5 All children in foster care need a clearly identified education decision maker. In most cases, the child s parent remains the education decision maker while the child is in foster care. However, in cases where the parents will not or cannot make education decisions for the child, the court may limit the parents education rights. For students in special education, the Individuals with Disabilities in Education Act (IDEA) has guidelines for appointing an education decision maker, usually called a surrogate parent. California law addresses decision making in general and special education situations. It allows the juvenile court to appoint a responsible adult to be the child s education rights holder, and clarifies the roles and responsibilities of this person, including meeting with the child, attending school meetings, and reporting to the court on educational progress. 12 Collecting education data for children in foster care helps ensure education success. Collecting and reporting on aggregate data can increase accountability among state and local agencies. Reliable statistics can help stakeholders advocate for better laws and policies and increased funding. California, Texas and Washington all have laws requiring reporting of the educational performance of students in foster care. For example, California passed a law requiring the state child welfare and education agencies to share information about which students are in foster care. The state department of education must then produce an annual report detailing educational outcomes of students in foster care. As summarized in State Legislation Chart: Providing School Stability and Continuity for Children in Foster Care, many state laws support school stability and continuity of students in foster care. Fostering Connections provides a good foundation for what child welfare agencies and schools must do to support the education of students in foster care, but additional protections are necessary. Below is a list of recommended elements: Child welfare elements: Clearly defined process for making best interest decisions, including factors, individuals involved, and a dispute resolution process; Right to transportation to same school; Clearly defined process for speeding school enrollment and records transfers; Point of contact or education specialist within state and local child welfare agencies; Child welfare data collection and information-sharing around education; and Clearly identified education decision makers for all children in foster care.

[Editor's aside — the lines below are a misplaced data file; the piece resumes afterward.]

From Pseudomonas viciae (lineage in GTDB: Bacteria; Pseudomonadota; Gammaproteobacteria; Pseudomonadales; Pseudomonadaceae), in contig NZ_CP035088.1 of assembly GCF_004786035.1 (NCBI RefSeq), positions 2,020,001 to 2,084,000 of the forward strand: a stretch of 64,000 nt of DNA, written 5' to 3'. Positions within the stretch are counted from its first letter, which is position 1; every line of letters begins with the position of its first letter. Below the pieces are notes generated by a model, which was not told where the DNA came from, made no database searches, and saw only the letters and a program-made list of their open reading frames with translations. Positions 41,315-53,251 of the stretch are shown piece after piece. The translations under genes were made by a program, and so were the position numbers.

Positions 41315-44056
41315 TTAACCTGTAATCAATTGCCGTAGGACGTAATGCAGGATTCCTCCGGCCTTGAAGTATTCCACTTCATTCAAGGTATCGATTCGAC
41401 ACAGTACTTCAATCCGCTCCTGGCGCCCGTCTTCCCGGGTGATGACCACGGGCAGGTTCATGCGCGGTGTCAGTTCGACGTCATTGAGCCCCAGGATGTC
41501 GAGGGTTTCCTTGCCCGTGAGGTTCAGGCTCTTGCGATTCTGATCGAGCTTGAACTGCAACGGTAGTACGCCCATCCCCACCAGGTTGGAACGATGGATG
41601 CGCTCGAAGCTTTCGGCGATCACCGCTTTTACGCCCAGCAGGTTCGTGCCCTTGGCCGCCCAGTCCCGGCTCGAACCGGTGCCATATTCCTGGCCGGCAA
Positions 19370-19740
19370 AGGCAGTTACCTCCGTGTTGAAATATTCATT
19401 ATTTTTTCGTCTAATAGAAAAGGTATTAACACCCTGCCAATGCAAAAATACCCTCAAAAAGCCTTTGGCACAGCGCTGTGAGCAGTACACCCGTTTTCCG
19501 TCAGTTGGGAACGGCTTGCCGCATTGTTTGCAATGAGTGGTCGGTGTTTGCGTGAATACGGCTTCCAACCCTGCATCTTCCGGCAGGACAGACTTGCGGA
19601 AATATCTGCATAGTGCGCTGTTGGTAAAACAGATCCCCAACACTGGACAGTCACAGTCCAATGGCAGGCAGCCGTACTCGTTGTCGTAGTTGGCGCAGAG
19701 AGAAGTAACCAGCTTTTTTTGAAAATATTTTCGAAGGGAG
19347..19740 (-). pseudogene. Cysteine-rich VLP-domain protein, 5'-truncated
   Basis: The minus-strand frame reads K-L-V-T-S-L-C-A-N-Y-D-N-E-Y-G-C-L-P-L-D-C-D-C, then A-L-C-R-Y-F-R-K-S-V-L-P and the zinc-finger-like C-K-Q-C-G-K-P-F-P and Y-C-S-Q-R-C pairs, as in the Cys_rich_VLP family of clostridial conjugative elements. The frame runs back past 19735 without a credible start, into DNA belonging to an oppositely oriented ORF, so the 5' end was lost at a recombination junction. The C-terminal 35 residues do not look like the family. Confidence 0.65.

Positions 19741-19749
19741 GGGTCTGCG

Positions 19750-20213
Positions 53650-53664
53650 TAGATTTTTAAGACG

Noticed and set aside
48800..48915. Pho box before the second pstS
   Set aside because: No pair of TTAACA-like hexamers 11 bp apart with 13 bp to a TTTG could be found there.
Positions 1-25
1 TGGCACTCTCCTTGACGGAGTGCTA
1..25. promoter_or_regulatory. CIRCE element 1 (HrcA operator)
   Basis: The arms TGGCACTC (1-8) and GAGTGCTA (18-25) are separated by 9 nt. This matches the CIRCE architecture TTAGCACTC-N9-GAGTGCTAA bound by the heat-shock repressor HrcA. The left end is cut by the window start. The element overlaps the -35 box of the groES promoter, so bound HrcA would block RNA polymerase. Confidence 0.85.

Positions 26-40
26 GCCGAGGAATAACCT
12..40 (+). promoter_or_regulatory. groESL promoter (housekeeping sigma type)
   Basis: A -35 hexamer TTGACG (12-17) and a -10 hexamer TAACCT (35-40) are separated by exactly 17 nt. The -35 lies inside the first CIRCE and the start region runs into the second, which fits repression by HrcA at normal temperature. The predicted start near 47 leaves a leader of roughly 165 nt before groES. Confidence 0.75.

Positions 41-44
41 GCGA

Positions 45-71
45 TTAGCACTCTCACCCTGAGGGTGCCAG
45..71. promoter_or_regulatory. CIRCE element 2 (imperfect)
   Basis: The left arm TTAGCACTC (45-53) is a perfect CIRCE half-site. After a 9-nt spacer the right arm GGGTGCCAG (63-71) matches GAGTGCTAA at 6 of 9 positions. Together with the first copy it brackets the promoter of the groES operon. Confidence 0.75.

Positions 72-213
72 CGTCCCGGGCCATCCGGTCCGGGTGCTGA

6 Education elements: Right to remain in the same school, regardless of residency; Right to attend local school, even if placed in group homes or residential placement facilities with on-site schools; Right to transportation to same school; Right to immediate enrollment, even without required records; Clear process for seamless school enrollment and records transfers; Process for recognizing partial credits, Process for awarding diplomas, including school administrator flexibility and/or state diploma; Point of contact or foster care liaison within the state and local education agency; Education data collection and information-sharing around foster care; and Required coordination and collaboration with child welfare agency. Court elements: Required education information included in court reports submitted before hearings; Required education questions at each hearing, including around school stability and education decision makers; and Court data collection and information-sharing around foster care and education. The Legal Center for Foster Care and Education has an online database of resources and tools relating to school stability and continuity. If you have resources, tools, policies, and laws from your jurisdiction to add, please contact us at The First Focus State Policy Advocacy and Reform Center (SPARC), an initiative funded by the Annie E. Casey Foundation, Jim Casey Youth Opportunities Initiative, and Walter S. Johnson Foundations, aims to improve outcomes for children and families involved with the child welfare system by building the capacity of and connections between state child welfare advocates. You can visit us online at or on Twitter The Legal Center for Foster Care and Education is a collaboration between the American Bar Association Center on Children and the Law, Education Law Center (PA), and Juvenile Law Center.
7 1 For a chart of state laws relating to school stability and continuity for children in foster care, see: 861&Command=Core_Download. The chart may not be exhaustive of all state legislation on this topic. Moreover, while we have included some state regulations or policies, they are by way of example only and do not represent all such state efforts. Despite these limitations, the chart shows many states are ensuring that more children in care have school stability and seamless transitions and trends regarding what elements are needed to ensure school stability. 2 For example, Arizona, Arkansas, California, Colorado, Connecticut, DC, Florida, Georgia, Indiana, Iowa, Louisiana, Maine, Maryland, Michigan, Missouri, Nebraska, Nevada, New Hampshire, New Jersey, North Carolina, Ohio, Oklahoma, Pennsylvania, Rhode Island, South Carolina, Tennessee, Texas, Utah, Vermont, Virginia, and Washington. 3 For example, Colorado, Connecticut, Delaware, DC, Florida, Georgia, Iowa, Maryland, Massachusetts, New Hampshire, Pennsylvania, and West Virginia. 4 For example, Arkansas, California, Connecticut, Florida, Indiana, Iowa, Louisiana, Maine, Maryland, Nevada, New Hampshire, New Jersey, Ohio, Oregon, Tennessee, Vermont, Virginia, and Washington U.S.C 675(4). 6 For example, Connecticut, Oregon, Vermont. 7 For example, Arkansas, Indiana, Iowa, Maine, Maryland, New Jersey, Ohio, Tennessee, and Washington. 8 For example, Arkansas, California, Colorado, Connecticut, Georgia, Iowa, Maine, Missouri, Pennsylvania, Tennessee, Texas, Washington, and West Virginia. 9 For example, Arkansas, California, Colorado, Connecticut, DC, Georgia, Indiana, Iowa, Louisiana, Maryland, Michigan, New Jersey, Ohio, Oklahoma, Pennsylvania, South Carolina, Texas, and Virginia. 10 For example, Arkansas, California, Colorado, Connecticut, Georgia, Indiana, Iowa, Louisiana, Maine, Maryland, Michigan, Missouri, Ohio, Oregon, Pennsylvania, South Carolina, Tennessee, Texas, Virginia, and Washington. 11 Maine Public Law Chapter CA AB 2060.